Sunday, June 16, 2024

A Lotus babka with Biscoff cookies crumbled along the top from Asaro Bakery and Café, which was approved Tuesday to come to a Mid-Cambridge location. (Photo: Timna Barsheshet via Instagram)

Two former Darwins Ltd. coffee shop locations are on the way to being coffee shops again, one of them as a cooperative run by former Darwins employees.

Asaro Bakery and Café won License Commission approval Tuesday to take over the 2,182-square-foot space at 1629 Cambridge St., Mid-Cambridge, and so did the Circus Cooperative Cafe for the 1,550-square-foot 31 Putnam Ave., Riverside, location.

The original Darwin’s closed Nov. 22 after 30 years at 148 Mount Auburn St. and became Roust Coffee in January; the business’ other three locations throughout Cambridge closed in December. Pressures from a recently formed union were widely blamed for the end of the chain, with Steve and Isabel Darwin saying that workers marching to their home during the fall and holding a rally outside it “resulted in the acceleration of our decision to retire.’’

With the approval for Asaro and Circus, that leaves only a location at 313 Massachusetts Ave., The Port, not getting a coffee refill – or any known next tenant. The other three have turned around within eight months.

Management of the two former Darwin’s locations on the Tuesday agenda are unrelated, and it’s a coincidence that they appeared as License Commission administrative matters on the same day, said Asaro’s co-owner, head baker and manager, Timna Barsheshet.

Asaro Bakery and Café

Asaro is family-owned, and the Barsheshets come to Cambridge with 30 years of experience running bakeries in Israel. “Our specialty will be finding a middle ground between Israeli and American culture,” she said. “Our goal is to offer high-quality and delicious baked goods with Israeli authenticity, but with creativity inspired from all around the world.”

A sample menu, which Barsheshet stressed was preliminary only, shows breakfast and lunch classics such as avocado toast on multigrain bread and an egg salad sandwich on brioche but stakes out territory with selections such as a lemon poppy seed pancake and Not So Sweet Waffle (with arugula, sprouts, avocado, hard-boiled egg, lemon, chili flakes and green tahini sauce), as well as a Not So Classic Turkey Sandwich with fig jam, pickled onion and manchego cheese.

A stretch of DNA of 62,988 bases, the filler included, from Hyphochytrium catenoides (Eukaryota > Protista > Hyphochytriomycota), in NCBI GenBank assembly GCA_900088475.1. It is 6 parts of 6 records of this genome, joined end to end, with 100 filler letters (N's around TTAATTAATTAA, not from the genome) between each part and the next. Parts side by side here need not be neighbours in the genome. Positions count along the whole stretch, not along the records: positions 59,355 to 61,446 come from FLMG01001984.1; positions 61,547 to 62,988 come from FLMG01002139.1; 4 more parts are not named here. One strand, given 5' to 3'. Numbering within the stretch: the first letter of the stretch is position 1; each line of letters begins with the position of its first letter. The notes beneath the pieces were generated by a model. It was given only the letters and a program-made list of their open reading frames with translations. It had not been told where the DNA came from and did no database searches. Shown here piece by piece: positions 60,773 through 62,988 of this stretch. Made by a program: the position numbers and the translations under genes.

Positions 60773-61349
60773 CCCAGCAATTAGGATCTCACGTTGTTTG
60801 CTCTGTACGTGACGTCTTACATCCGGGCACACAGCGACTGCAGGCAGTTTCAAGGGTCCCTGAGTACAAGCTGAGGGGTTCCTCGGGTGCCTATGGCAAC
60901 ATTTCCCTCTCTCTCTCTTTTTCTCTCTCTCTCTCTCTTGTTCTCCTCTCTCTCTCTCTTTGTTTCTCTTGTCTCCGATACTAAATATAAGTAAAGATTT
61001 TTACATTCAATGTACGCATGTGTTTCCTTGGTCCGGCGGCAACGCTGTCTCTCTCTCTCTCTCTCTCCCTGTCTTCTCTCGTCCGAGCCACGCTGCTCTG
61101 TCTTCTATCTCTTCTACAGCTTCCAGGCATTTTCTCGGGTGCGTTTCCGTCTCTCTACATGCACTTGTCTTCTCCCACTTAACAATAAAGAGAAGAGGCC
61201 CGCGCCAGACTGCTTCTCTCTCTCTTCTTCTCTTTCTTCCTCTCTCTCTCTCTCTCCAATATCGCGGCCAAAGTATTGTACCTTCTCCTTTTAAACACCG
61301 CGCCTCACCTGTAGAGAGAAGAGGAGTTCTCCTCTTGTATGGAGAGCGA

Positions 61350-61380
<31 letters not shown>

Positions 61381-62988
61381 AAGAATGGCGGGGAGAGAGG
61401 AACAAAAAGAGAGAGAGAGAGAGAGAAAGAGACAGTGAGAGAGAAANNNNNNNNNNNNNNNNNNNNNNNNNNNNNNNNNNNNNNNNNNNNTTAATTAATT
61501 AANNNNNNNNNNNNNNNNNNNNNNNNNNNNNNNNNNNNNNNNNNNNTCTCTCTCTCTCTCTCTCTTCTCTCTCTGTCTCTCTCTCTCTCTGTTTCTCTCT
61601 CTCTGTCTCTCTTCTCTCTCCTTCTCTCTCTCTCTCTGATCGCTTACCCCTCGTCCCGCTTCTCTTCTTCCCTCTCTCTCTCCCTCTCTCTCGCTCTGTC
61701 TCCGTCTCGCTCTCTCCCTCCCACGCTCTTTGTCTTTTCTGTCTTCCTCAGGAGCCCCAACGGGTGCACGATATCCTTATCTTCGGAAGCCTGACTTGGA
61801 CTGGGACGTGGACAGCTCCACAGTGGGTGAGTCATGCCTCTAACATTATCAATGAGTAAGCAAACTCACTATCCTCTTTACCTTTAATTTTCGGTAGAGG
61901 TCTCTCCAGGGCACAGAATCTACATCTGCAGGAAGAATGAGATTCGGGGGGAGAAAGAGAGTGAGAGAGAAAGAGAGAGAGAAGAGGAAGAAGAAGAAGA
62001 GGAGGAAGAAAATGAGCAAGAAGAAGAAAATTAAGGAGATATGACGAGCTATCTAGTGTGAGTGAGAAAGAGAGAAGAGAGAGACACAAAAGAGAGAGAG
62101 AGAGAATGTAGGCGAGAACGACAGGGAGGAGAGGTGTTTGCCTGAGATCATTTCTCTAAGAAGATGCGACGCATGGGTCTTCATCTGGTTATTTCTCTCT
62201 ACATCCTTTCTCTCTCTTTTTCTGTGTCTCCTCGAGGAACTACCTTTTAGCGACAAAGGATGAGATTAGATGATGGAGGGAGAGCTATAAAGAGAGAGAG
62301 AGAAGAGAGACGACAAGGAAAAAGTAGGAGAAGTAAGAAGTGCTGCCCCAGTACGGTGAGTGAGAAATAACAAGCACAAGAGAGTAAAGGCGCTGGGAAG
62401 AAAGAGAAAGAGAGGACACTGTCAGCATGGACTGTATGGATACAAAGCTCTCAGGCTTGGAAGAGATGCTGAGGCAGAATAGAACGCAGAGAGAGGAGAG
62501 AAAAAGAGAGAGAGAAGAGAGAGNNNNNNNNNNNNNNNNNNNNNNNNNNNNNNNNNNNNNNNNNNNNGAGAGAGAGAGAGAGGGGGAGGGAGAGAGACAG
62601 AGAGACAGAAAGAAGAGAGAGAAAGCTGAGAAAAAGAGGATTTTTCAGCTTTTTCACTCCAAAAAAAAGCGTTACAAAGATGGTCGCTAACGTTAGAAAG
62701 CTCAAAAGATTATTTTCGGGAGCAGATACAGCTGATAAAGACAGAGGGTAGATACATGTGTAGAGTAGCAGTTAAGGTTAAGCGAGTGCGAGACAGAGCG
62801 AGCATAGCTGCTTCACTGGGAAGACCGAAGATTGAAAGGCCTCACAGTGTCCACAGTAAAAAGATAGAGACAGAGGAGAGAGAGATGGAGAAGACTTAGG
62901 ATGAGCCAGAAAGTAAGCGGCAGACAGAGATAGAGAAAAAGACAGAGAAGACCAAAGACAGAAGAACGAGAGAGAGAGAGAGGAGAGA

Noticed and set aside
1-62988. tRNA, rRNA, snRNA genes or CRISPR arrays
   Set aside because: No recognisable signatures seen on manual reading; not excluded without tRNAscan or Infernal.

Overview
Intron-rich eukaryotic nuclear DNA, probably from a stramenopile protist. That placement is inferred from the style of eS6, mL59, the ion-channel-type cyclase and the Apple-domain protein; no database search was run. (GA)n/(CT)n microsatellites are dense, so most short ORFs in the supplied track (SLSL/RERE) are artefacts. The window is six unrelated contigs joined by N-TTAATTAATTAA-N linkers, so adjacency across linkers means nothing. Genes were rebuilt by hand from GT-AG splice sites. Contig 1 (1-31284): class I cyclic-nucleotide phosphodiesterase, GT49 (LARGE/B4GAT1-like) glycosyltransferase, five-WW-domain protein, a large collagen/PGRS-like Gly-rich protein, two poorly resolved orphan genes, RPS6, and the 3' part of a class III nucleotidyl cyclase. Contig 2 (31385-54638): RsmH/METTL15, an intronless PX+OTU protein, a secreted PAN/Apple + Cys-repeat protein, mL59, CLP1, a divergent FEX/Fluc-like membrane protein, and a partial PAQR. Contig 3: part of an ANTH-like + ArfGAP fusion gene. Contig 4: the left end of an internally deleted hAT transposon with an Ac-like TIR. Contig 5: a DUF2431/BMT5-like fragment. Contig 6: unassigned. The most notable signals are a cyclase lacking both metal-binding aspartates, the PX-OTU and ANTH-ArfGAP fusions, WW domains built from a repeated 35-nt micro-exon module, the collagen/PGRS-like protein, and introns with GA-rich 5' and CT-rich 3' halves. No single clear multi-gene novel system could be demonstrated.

Asaro will serve La Colombe espressos and other coffee beverages, she said.

Barsheshet’s Instagram reveals several indulgent pastries that could make their way to Asaro, including a Nutella and roasted hazelnut babka and a Lotus babka with an intense coating of Biscoff cookies along the top. Even savory dishes look rich, such as a cheesy pesto pull-apart bread with feta and walnuts.

“We are known for babka and our breads,” Barsheshet said. “It’s important to us that we have challahs to sell on Fridays mornings and be part of the community. We want to have something like that for the whole area.”

A braided challah is a tradition for Fridays – the Jewish sabbath begins at sundown – which suggests Asaro is part of a mini-trend of Jewish foods begun with the arrival of Lehrhaus, the “Jewish Tavern” that opened in Somerville in March. But it’s also part of a larger trend with Sofra and Tatte that makes Cambridge and Somerville a center for Mediterranean-inspired foods and pastry.

A Wellesley location was anticipated for more than a year before “coming soon” signs came down in May and attention shifted northeast. Because the family plans to repaint but leave the rest of the interior on Cambridge Street largely intact, Asaro could be open in around eight weeks pending approvals from the city, Barsheshet said. They’re asking for the 40-occupancy cafe to be open 7 a.m. to 8 p.m. all days.

Circus Cooperative Cafe

The Riverside, Cambridge location of Darwin’s Ltd. in 2019. (Photo: Albee X. via Yelp)

Less is known about Circus Cooperative Cafe, for which former Darwin’s baristas launched a $20,000 crowdfunding campaign Dec. 16, raising $11,650 as of Monday that they said would be matched with $10,000 of their own. In April, baristas including Caleb Zedek reported being in negotiations for a space. “Some of us are working on our menu, testing flavors, testing recipes,” the update said.

“We aspire to combine our love for good food and coffee with our goals of determining our own working conditions in a truly democratic manner,” Zedek and the cooperative said. “Our current focus is on taking one of the former Darwin’s spaces and operating a similar coffee and sandwich business.”

The cafe is asking to be open 8 a.m. to 3 p.m. all days for a space with maximum occupancy of 36 people. The cooperative’s secretary, Kveten Nerudova, said Thursday after the meeting that the group’s expectation was to open sometime in September, serving Equal Exchange coffee and a menu that includes some sandwiches Darwin’s regulars will recognize. “We’ll be keeping some of the old classics,” Nerudova said. There will be new menu items too, including a Korean-inspired cold marinated tofu sandwich with gochujang.